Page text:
The USMCA would also create 176,000 U.S. jobs, increasing employment by 0.12 percent by the sixth year, the ITC found.
But lawmakers and economists alike have emphasized that the new deal offers some much-needed certainty for companies and workers in all three countries. Many Democrats caution, however, that the USMCA will not solve all the problems in their districts when it comes to trade, given how much Trump’s trade war with China has impacted them.
“Getting this done, although it doesn’t change a heck of a lot for a lot of row crop farmers [given the China situation] … it certainly creates certainty in the market,” Rep. Cindy Axne (D-Iowa) told POLITICO.
Most of the big changes to come from USMCA will not be felt for a few years, as the U.S., Mexico and Canada now have to work on implementing the provisions in the USMCA.
One of the biggest changes from NAFTA to USMCA is tighter rules on how North American autos and auto parts qualify for reduced tariffs. Those changes, which aim to increase car production within the region, will require that companies make significant and costly changes to how they make their cars.
But some aspects of the deal, particularly on digital trade, will be felt immediately. The deal includes rules requiring data to flow freely across borders, which tech groups expect will reduce costs and complications for global companies.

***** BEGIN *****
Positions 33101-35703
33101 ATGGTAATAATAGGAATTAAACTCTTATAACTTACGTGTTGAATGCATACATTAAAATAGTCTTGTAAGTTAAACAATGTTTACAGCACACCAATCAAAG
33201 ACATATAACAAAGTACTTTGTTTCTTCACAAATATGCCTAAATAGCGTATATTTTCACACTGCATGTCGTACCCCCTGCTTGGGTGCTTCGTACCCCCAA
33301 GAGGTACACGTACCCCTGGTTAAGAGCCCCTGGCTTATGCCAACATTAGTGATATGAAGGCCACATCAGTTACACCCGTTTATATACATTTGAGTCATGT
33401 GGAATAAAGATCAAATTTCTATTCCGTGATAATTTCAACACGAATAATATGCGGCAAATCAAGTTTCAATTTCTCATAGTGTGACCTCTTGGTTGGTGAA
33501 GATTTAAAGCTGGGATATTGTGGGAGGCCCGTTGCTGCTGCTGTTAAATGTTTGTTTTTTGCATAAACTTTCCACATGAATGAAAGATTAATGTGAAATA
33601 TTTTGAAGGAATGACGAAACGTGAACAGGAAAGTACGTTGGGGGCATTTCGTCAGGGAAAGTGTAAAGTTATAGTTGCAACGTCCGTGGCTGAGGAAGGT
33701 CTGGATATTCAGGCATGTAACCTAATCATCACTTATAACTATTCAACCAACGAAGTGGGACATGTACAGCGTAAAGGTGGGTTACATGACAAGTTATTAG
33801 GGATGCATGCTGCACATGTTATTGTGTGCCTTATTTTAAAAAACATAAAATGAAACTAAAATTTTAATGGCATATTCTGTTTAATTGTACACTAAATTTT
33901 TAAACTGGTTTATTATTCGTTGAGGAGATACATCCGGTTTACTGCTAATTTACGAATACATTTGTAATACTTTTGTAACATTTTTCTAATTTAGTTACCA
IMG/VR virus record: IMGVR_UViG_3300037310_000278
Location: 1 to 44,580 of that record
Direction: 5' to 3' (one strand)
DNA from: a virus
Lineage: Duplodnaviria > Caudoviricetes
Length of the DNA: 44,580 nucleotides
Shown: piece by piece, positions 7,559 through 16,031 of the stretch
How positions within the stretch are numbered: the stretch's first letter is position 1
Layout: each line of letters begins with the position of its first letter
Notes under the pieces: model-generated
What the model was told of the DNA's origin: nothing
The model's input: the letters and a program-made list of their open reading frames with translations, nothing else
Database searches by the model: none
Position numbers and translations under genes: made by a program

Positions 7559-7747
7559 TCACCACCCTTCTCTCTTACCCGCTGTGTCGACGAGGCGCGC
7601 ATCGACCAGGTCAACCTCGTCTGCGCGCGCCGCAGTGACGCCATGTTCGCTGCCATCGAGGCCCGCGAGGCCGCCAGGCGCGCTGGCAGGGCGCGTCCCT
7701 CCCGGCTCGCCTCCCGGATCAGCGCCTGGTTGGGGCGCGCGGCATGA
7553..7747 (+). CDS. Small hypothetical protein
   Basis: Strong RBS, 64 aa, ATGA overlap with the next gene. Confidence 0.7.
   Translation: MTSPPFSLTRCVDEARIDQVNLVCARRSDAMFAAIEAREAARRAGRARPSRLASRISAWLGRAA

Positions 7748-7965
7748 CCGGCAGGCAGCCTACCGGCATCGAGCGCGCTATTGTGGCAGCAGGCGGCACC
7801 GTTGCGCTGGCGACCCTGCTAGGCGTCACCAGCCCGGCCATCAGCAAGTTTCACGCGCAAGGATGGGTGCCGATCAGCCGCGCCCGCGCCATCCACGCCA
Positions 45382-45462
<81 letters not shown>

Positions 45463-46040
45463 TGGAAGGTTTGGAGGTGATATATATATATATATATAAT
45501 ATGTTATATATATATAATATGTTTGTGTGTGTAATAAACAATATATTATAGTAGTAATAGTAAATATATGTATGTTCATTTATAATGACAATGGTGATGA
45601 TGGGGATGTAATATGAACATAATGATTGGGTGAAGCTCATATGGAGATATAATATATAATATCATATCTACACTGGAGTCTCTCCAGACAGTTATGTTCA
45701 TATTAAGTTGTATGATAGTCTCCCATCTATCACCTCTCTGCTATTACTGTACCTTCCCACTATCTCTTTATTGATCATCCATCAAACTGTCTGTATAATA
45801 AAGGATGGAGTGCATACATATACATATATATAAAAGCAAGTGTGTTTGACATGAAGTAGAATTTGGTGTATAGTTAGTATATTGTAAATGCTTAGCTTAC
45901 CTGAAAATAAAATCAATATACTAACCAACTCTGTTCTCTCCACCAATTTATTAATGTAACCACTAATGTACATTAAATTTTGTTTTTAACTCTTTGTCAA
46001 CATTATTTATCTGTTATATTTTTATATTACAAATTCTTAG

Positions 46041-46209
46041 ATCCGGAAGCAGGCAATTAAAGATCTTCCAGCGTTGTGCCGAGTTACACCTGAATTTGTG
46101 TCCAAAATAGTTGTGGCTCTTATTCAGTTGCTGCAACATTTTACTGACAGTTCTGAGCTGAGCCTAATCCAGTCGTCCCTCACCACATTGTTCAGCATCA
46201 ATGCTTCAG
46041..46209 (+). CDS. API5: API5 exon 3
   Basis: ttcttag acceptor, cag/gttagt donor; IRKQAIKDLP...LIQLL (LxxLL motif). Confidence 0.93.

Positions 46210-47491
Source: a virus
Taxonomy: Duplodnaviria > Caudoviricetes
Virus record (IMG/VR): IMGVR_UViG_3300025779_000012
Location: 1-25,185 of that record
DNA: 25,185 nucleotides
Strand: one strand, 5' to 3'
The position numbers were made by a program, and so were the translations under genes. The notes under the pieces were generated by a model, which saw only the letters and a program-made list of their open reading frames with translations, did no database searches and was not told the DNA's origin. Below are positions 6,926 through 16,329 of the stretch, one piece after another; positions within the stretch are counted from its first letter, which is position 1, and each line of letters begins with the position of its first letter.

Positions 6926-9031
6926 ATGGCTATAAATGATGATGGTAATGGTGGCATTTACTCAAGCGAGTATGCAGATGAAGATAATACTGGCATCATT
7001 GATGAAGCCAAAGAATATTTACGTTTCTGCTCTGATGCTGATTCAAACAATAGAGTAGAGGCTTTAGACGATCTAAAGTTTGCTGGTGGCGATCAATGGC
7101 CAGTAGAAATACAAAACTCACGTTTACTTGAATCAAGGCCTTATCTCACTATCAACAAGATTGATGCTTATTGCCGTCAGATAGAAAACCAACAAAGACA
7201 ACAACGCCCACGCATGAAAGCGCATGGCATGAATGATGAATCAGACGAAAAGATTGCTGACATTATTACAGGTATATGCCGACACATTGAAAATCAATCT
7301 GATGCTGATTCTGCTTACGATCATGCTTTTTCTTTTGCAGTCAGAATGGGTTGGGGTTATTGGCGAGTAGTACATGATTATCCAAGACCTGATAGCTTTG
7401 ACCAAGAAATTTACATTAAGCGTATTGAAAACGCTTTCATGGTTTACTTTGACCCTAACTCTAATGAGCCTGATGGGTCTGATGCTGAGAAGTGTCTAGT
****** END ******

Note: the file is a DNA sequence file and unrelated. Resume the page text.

Many Democrats ultimately got on board after their top demands were met, including provisions that will allow the U.S. to file complaints against Mexican factories suspected of violating workers’ union rights. It would allow the U.S. to be part of a multinational team that verifies whether factories are complying and can penalize them if they do not.
Democrats also succeeded in getting the Trump administration to drop a provision establishing a 10-year protection period for biologic drugs, which opponents say would have allowed drug companies to keep prices high. That change left some Republicans and business groups disappointed, but not enough to withdraw support for the deal.
"This begins a new era of modern trade agreements that emphasize not just how much your GDP is going to grow, but how it actually helps with labor rights and environmental protections," Rep. Jimmy Gomez (D-Calif.), who helped negotiate the Democrats' compromise, told POLITICO.
Gomez said he's hopeful the USMCA will "realign the politics" of trade to make way for Democrats to "lean in on trade" and actively pursue deals in the future that are good for workers and the environment. Democrats have historically been against free trade agreements, saying they don't go far enough to protect workers.
Megan Cassella contributed to this report.